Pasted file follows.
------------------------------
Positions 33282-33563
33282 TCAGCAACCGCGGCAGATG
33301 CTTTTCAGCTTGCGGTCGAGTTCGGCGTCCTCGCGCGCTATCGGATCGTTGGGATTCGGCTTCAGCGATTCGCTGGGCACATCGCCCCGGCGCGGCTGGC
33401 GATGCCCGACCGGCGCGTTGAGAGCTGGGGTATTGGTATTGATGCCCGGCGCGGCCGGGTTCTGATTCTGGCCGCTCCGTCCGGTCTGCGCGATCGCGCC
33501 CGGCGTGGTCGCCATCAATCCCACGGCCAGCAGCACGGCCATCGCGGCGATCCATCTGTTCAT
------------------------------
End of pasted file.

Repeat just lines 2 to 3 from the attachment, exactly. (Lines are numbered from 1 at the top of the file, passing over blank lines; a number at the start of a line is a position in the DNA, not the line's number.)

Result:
33282 TCAGCAACCGCGGCAGATG
33301 CTTTTCAGCTTGCGGTCGAGTTCGGCGTCCTCGCGCGCTATCGGATCGTTGGGATTCGGCTTCAGCGATTCGCTGGGCACATCGCCCCGGCGCGGCTGGC